EventDrops, The Time Series Data Visualization, Gets a Major Performance Boost

Jonathan Petitcolas
Jonathan PetitcolasJanuary 26, 2018
#dataviz#oss

It's been a long time since we last spoke about EventDrops, our time series data visualization based on D3.js. After several months of hard work, we can announce the good news: EventDrops 1.0 is out!

We rewrote entirely the EventDrops core from scratch. Indeed, the previous version of the code was hard to maintain and optimize,and its API felt a bit too "magic". So, we've decided to start from a fresh project, with three main focuses:

  • Performance: 0.3.0 was really slow, reaching sometimes 5 FPS while zooming,
  • Simplified configuration: who wants to write a complex function to tune hours format?
  • Better test coverage: increase test coverage to reduce regressions,
  • Better versioning: no more merged PR without a new release.

This new 1.0 version is "just" a polished version of event-drops. Here are the exciting improvements we made these last weeks.

Performance Boost

As a picture worths thousand words, here is the performance diff based on the same dataset:

EventDrops 0.3: EventDrops 0.3 slow performances

EventDrops 1.0: EventDrops 1.0 high performances

While zooming or panning with the previous version, we noticed some performance drops (easy pun) going down to 5 frames per second. Needless to say, it felt terribly at the UX level. With the new version, the framerate never goes below 55 FPS. Far smoother experience.

How did we achieve such a feat? Simply by re-reading carefully the D3 documentation, and more particularly how joins work (including the very famous enter and exit duo). Instead of redesigning the entire chart for each movement, we let D3 compute intelligently what it needs to update.

In practice, here is how it is done with drops:

const drops = selection
    .selectAll('.drop')
    .data(filterOverlappingDrop(xScale, dropDate));

drops
    .enter()
        .append('circle')
        .classed('drop', true)
        .attr('r', dropRadius)
        .attr('fill', dropColor)
        .on('click', onClick)
        .on('mouseover', onMouseOver)
        .on('mouseout', onMouseOut)
        .merge(drops)
            .attr('cx', d => xScale(dropDate(d)));

    drops
        .exit()
        .on('click', null)
        .on('mouseover', null)
        .on('mouseout', null)
        .remove();

We first select all .drop elements. Then, when we get a new piece of data, we follow the .enter() method. It appends a circle element with a few properties set on it. When the related data is removed (for instance when a drop leaves the viewport), the .exit() method is called: it remove() the DOM element.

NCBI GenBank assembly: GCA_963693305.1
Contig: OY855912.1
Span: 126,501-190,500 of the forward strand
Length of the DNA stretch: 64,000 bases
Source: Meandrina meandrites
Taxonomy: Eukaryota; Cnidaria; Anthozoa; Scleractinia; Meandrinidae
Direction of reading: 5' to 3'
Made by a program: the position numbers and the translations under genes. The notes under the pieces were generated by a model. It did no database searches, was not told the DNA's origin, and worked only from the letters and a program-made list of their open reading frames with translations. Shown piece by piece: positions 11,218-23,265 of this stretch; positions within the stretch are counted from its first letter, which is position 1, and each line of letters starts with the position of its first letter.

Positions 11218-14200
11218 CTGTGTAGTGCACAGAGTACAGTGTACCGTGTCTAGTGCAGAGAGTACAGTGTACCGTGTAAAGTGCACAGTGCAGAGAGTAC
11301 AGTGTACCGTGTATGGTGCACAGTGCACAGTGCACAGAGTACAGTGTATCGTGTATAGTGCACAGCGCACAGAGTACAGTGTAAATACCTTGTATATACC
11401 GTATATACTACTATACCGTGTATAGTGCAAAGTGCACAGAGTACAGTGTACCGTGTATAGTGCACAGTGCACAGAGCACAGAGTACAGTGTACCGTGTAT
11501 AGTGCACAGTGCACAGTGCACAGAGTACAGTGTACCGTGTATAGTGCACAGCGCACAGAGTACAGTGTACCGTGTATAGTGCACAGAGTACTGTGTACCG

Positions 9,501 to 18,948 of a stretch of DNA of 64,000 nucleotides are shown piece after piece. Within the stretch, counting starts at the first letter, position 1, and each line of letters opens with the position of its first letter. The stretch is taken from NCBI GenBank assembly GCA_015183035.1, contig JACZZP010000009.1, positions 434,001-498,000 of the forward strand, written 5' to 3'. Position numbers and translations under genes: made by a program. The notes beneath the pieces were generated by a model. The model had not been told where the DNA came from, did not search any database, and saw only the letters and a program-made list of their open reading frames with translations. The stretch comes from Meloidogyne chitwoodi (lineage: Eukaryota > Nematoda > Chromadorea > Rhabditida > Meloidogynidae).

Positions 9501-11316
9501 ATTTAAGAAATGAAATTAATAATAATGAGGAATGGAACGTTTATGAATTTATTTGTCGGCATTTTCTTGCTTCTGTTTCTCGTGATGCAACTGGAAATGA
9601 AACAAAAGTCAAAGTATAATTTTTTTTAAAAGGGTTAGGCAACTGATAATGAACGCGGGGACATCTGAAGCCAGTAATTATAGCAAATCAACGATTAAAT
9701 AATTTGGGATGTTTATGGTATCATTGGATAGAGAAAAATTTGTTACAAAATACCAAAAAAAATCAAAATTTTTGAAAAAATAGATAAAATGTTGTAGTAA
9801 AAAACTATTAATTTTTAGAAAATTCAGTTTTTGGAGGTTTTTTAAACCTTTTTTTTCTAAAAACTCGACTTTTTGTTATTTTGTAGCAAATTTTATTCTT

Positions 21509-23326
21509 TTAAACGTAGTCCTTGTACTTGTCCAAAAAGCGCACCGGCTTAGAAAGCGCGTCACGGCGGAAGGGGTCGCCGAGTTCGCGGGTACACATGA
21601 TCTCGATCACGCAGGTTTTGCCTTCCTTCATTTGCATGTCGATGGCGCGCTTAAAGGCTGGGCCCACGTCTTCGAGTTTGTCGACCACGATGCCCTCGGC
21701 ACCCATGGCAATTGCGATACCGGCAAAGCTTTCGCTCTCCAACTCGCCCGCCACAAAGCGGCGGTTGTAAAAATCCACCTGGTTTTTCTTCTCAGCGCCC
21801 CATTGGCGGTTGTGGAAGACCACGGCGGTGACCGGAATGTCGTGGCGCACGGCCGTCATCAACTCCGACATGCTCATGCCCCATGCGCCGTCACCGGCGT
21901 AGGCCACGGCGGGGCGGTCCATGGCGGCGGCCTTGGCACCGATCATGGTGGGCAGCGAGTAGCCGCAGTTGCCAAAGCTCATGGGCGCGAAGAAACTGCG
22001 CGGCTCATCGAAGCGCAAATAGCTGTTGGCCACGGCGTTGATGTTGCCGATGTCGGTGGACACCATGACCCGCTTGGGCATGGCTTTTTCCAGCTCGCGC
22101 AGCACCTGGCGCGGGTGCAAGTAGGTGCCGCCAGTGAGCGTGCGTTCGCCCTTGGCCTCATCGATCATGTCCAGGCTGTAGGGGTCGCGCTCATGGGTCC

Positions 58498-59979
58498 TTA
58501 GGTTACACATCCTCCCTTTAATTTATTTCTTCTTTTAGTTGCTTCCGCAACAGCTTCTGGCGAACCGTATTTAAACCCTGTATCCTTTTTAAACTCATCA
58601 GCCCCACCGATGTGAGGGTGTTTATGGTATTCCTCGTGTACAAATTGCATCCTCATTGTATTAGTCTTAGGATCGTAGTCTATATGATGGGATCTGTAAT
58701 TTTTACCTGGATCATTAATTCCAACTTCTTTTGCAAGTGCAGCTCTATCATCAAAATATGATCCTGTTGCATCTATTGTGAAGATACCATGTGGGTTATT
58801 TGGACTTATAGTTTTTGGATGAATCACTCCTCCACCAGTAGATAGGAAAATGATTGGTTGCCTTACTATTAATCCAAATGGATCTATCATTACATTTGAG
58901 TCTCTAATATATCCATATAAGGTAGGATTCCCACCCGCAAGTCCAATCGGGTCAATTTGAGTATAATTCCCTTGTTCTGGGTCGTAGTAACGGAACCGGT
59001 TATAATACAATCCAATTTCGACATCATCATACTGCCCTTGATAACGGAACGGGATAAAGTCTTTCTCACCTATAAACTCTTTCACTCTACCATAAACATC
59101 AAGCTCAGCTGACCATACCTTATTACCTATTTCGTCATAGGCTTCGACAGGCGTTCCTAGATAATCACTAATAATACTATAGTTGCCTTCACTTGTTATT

D3 version 1.0 introduces the merge function, which merges (what a well chosen name!) two selections together. Here, it merges the newly created nodes with already existing ones. It prevents repeating the update of cx attribute. This code is equivalent to:

drops
    .enter()
        .append('circle')
        .attr('cx', d => xScale(dropDate(d)));

drops.attr('cx', d => xScale(dropDate(d)));

Note that to deliver still higher performances, we filter all drops too close to be distinguished. This is the aim of the filterOverlappingDrop function.

The theory of the enter() and exit() functions in D3 looks simple. Yet, in practice, when you use sub-selections (a chart contains drop lines containing drops), it becomes a little trickier. Let's take advantage of this article to highlight a particular point in the documentation, which made us lose a few hours when implementing this new version:

The data is specified for each group in the selection. If the selection has multiple groups (such as d3.selectAll followed by selection.selectAll), then data should typically be specified as a function. This function will be evaluated for each group in order, being passed the group’s parent datum (d, which may be undefined), the group index (i), and the selection’s parent nodes (nodes), with this as the group’s parent element.